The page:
Free trade deal between Canada and the EU ‘not capable’, says Canadian minister

A free trade deal between Canada and the European Union may simply not be possible after being blocked by a small region in Belgium.

Canadian Trade Minister Chrystia Freeland walked out of talks with one of Belgium’s regional parliaments on Friday, saying the EU was “not capable” of signing an agreement.

The Canada-EU trade deal, or CETA, aims to eliminate 98% of tariffs between Canada and EU.

Negotiations of CETA were concluded in 2014 with the agreement to be approved by the Council of the European Union, the European Parliament and all EU member states.
Negotiations of CETA were concluded in 2014 with the agreement to be approved by the Council of the European Union, the European Parliament and all EU member states.

However, the deal is being single handedly blocked by Wallonia, a tiny French speaking region of Belgium with a population of just 3.5 million. It’s understood that Wallonia opposes the deal as it sees it as a threat to farmers and welfare standards.

Ms Freeland told reporters after leaving the Belgian regional parliament: “It seems obvious that the EU is now not capable of having an international agreement, even with a country that shares European values such as Canada, even with a country that is so kind and patient.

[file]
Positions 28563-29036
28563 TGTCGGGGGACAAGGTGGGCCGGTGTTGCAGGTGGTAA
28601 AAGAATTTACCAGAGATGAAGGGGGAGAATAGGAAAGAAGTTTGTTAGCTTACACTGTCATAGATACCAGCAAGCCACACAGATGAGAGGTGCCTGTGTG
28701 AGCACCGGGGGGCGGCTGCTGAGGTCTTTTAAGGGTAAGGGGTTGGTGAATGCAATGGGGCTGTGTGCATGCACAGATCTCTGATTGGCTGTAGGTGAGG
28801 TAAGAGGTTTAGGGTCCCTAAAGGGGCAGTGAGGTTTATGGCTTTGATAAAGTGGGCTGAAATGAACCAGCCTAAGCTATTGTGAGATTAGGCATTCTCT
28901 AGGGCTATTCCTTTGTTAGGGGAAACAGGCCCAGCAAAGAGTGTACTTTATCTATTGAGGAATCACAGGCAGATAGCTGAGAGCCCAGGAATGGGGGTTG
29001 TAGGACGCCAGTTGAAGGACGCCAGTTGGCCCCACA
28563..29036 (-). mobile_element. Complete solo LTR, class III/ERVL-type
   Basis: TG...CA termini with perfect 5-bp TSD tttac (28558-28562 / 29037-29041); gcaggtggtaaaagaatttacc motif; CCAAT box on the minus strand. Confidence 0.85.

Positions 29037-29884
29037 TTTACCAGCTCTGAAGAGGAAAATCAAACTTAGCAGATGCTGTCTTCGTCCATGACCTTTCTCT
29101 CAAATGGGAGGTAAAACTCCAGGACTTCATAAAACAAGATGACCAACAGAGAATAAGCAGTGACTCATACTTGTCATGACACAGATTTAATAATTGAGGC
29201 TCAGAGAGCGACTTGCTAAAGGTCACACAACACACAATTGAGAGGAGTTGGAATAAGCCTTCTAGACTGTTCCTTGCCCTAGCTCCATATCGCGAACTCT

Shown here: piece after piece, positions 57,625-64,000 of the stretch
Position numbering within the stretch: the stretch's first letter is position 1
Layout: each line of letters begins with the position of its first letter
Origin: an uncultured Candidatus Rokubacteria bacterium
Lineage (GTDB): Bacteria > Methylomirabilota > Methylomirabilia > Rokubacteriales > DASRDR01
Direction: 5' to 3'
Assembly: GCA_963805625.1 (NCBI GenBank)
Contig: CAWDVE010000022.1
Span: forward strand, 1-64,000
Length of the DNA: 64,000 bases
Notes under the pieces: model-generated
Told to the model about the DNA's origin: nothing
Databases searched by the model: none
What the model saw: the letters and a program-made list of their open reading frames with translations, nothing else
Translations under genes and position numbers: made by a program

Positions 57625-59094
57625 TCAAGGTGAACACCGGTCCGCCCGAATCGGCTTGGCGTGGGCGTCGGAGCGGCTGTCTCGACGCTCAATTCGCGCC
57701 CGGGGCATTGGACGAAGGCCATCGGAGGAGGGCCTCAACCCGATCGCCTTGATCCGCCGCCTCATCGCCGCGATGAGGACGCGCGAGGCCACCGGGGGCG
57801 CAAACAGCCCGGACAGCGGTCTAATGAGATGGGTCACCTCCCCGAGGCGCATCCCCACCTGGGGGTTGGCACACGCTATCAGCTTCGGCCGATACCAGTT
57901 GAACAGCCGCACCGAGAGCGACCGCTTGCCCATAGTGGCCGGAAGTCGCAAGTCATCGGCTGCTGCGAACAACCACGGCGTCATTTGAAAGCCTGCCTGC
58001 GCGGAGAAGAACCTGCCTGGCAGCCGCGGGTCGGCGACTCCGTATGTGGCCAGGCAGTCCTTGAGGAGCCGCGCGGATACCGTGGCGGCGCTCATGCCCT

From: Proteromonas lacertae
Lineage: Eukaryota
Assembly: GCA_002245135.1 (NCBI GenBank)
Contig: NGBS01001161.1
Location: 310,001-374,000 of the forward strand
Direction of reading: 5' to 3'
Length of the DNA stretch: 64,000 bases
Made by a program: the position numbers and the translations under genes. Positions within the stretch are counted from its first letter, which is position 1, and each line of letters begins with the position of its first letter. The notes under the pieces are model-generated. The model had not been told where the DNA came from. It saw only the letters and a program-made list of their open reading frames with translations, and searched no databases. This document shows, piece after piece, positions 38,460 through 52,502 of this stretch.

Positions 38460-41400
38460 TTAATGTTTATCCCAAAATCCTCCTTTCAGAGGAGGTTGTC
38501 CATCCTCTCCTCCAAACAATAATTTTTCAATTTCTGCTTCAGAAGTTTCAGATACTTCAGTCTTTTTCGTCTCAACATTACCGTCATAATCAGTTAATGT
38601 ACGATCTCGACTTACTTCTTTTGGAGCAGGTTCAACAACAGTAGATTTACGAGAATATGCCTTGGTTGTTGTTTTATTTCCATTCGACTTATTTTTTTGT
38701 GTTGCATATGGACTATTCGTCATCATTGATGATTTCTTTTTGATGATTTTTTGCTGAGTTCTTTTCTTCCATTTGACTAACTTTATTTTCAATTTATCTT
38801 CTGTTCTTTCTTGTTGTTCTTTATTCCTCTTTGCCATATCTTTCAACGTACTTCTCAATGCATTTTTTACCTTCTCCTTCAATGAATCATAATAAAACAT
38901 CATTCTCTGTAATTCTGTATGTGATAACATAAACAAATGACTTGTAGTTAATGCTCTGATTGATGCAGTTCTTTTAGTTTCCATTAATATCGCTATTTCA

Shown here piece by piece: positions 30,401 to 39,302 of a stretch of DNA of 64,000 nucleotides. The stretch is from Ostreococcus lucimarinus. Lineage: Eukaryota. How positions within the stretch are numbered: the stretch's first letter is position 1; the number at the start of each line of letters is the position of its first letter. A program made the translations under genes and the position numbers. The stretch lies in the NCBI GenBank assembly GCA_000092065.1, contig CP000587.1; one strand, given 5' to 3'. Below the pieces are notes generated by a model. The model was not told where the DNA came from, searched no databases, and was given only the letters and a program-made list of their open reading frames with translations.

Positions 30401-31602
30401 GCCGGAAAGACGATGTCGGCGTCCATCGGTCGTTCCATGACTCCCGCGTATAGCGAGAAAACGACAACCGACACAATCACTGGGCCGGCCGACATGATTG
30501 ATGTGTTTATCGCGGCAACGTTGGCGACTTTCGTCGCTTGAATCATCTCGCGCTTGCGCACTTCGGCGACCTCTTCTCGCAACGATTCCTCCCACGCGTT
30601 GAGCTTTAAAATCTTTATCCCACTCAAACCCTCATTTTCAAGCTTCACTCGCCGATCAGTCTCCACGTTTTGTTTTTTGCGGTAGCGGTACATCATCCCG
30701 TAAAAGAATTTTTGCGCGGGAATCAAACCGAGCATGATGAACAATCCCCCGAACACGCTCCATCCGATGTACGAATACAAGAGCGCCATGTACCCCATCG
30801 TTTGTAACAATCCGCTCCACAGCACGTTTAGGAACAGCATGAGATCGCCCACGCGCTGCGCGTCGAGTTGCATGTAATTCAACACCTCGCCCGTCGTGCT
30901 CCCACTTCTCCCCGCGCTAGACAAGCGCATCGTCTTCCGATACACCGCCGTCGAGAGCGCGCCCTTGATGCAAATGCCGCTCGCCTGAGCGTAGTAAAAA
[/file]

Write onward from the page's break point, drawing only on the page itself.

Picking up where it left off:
“Canada is disappointed. I am personally very disappointed. I have worked very very hard. We have decided to go home. I am truly very, very sad.”



Deal is not dead, says Belgium’s ambassador to Canada

The Belgian ambassador to Canada, Raoul Delcorde, said in an interview with CBC News on Friday that there are still ways for the deal to be saved.

“I would not say the deal is dead, first of all, I think there are still some ways to salvage the negotiations,” Delcorde told host Rosemary Barton.

“I speak for myself here, I cannot imagine that a treaty which was negotiated during, I believe, seven years could be killed by a stroke of a pen,” he said. “I think that this is actually the best treaty you can imagine in terms of free trade for the 21st century.

“We have to do something and I don’t know about any Plan B yet, but something has to be done, because, and this is the view of many, this is a good treaty.”

Head of European Parliament says he will hold emergency talks to save the deal

Martin Schulz, president of the European Parliament, has said he intends to revive talks by meeting Freeland at 0730 local time (0530 GMT) on Saturday and Walloon premier Paul Magnette an hour and a half later.

“We can’t stop at last mile,” he said on Twitter.

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